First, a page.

But, avoid being too interrogative and prefer open ended-questions over simple yes/no ones.
Socially engineer the other person, appear more open and interested. I do not think I can explain it better than Gilfoyle explaining it in this episode of Silicon Valley xD
(I just love this character from Silicon Valley.)
3. Learn to empathize with others
“Empathizing is the ability to understand emotions in others and share their feelings”.
Empathizing is important. You should try actively listening to a person and imagining yourself in their situation to see how they would have felt. Recognize their emotion, understand, and acknowledge their pain points.
Sharing your own experiences instead of critiquing. A shared perspective makes the other person feel understood. It builds a level of trust with the other person. You can learn to empathize by starting to acknowledge and naming your own feelings when you have them.
Do not sympathize, Empathize!
Few things to keep in mind: Empathizing doesn’t require you to always have a solution to someone else’s problem. Rather, it is listening to them actively. Make them feel understood, which will prompt them to open up and seek advice.
Here is an interesting read on empathy and how to empathize in different situations.
What if the other person is way too negative about things that annoy you?!
In such cases, be honest with them by conveying how you feel about it. You don’t always need to agree with the other person to acknowledge their perspective. If a person just repeatedly complains without taking any action, you know they are someone you will not connect with deeply and that’s totally OK.
4. Allow yourself to be vulnerable
As per a research conducted by Dr. Brene Brown, vulnerability is the root of human connection. Yet, we are taught to hide our true emotions, struggles, and portray ourselves as a “normal” confident being. We avoid being vulnerable due to the fear of getting betrayed. Or as quoted by Dr. Brown – minimizing “uncertainty, risk and emotional exposure”.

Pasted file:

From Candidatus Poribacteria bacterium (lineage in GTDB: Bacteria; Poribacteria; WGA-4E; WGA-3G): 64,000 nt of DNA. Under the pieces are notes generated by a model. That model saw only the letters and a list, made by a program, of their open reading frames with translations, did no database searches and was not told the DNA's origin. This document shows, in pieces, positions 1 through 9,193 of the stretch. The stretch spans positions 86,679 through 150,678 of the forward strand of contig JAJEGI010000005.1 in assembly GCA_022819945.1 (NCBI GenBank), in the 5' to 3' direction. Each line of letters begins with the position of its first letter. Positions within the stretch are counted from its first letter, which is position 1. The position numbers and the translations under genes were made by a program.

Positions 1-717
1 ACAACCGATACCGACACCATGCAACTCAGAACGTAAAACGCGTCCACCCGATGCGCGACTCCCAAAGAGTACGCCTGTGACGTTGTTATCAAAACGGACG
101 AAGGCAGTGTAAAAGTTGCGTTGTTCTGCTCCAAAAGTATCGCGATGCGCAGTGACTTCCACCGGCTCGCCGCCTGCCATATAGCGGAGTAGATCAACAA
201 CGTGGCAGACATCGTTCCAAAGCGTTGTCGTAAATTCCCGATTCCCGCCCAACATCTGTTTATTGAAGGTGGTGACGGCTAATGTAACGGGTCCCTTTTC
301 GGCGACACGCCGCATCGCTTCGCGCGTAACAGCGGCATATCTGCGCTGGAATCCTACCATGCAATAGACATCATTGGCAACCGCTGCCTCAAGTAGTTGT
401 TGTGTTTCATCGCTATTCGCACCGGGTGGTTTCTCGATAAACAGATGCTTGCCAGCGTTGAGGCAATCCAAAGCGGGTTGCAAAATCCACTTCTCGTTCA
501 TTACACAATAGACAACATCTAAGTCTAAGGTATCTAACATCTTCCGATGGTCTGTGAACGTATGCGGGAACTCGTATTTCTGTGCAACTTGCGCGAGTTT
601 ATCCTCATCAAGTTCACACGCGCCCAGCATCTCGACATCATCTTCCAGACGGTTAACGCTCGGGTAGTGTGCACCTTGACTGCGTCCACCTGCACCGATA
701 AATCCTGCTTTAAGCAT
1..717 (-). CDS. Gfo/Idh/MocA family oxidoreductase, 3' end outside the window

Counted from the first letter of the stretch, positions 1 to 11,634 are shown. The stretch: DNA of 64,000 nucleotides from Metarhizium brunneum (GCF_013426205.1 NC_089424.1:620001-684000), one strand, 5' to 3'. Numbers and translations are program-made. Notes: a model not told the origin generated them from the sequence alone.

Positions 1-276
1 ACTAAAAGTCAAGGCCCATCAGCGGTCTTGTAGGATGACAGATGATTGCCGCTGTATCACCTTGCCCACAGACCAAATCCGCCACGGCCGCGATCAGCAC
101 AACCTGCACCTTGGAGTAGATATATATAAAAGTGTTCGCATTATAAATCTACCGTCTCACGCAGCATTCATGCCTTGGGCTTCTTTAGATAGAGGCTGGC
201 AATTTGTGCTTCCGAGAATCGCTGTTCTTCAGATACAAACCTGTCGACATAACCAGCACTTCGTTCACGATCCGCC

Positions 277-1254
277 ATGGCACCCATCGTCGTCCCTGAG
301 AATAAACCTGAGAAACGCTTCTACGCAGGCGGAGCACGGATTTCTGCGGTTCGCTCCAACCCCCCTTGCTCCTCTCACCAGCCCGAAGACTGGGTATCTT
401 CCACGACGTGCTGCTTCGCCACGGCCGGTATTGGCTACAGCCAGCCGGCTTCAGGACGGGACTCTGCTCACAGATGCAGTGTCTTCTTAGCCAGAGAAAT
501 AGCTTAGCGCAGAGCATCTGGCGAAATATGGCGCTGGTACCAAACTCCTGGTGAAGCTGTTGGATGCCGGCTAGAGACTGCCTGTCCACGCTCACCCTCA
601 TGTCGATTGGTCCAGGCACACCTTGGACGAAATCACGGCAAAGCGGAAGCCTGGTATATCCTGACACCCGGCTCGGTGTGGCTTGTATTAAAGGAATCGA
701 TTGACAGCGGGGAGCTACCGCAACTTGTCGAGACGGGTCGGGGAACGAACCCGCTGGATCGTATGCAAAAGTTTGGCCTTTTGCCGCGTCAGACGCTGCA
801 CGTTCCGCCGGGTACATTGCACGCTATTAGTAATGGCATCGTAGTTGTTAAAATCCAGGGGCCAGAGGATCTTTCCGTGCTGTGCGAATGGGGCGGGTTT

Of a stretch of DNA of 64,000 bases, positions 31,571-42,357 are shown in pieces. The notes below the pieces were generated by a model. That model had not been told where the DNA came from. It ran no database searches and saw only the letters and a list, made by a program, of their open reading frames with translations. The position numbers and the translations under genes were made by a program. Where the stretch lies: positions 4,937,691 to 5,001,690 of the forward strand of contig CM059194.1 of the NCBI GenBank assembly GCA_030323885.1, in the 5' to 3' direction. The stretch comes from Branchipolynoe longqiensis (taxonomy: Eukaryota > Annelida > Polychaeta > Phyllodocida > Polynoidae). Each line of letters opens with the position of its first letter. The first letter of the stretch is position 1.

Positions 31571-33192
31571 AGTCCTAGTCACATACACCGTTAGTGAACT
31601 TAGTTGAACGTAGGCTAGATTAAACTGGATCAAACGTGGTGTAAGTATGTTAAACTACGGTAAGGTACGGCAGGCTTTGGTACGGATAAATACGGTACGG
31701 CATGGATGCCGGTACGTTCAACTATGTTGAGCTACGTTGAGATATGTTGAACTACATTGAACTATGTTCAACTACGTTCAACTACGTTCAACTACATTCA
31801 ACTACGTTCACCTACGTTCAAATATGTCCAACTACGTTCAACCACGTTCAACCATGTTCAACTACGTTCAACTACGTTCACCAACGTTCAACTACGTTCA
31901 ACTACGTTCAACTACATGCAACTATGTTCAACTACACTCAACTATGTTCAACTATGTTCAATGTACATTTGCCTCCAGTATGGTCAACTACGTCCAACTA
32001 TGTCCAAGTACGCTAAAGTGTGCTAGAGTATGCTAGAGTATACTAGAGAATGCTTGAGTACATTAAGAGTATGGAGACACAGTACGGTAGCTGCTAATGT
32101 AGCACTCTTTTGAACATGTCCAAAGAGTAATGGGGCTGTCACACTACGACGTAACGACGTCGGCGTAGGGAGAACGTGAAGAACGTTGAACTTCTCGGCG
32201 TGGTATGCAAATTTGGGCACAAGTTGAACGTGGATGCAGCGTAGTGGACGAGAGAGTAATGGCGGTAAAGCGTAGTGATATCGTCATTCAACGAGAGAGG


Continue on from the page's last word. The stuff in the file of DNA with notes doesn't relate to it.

I highly recommend watching the widely viewed Ted talks by Dr. Brown to learn the Power of vulnerability:
As she mentions, when we allow ourselves to be vulnerable, it opens us to joy, love, gratitude, empathy, and connection. Vulnerability is not about disclosing a big, dark secret but saying things that are difficult for you to share. It is not a sign of weakness but rather indicates that you are strong enough to admit your true emotions. It is OK to feel low, to show your humanistic side.
There is also a price that we pay for invulnerability:
If you want the other person to open up, you yourself need to be vulnerable first. Everyone wants to be heard. They just need a safe space and trust factor to talk about their struggles.
Put your ego and pride aside. Do not try to always be in control. When you allow yourself to be vulnerable first, you create this safe space for the other person to do the same naturally. But, never mishandle this information or use it against that person, it can make them feel worse.
We choose to sympathize to avoid feeling vulnerable. Empathizing (#3) requires a sense of vulnerability and sharing your own story. But do not overshare or dwell too much on the negative. Have a sense of awareness as to when to open up.
5. You cannot please everybody, and you should not even try to
While on the journey of forming long-lasting meaningful connections, it is essential to get rid of toxicity. Stay careful about who you get close to. I am very thankful to a friend who gave me this bold advice last year while going through a sour experience:
Leave people who drain your energy and those who do not add any value. The people who bear unusual behavior that makes you feel uncomfortable and who do not respect your boundaries even if you have clearly stated them are best avoided.
The way you want to be treated is totally in your hands. Never compromise on your mental peace.
“Do not deny the signs, vibes, and energy you feel about certain people and situations. If it’s not right, it’s not right.” – Idil Ahmed
There is another perspective to this point, in terms of the effect of the ease with which we connect via social media at our fingertips. You do not need to be available all the time to reply to messages. Many people time your responses, expecting you to reply within minutes. But, those who really wish to connect must respect your time. They should understand that you might be occupied. They will surely reach out again or call you up for any urgent help instead of taking things in a negative way. Never compromise on your “me” time.
6. Do not beat yourself up
If a conversation went awkward or did not go as expected, that does not mean that you are awkward. There might be many hidden factors around it, due to which it did not go well. Do not give it a lot of thought. If you did something embarrassing, laugh at your own mistakes. Derive the lessons from that interaction and move on.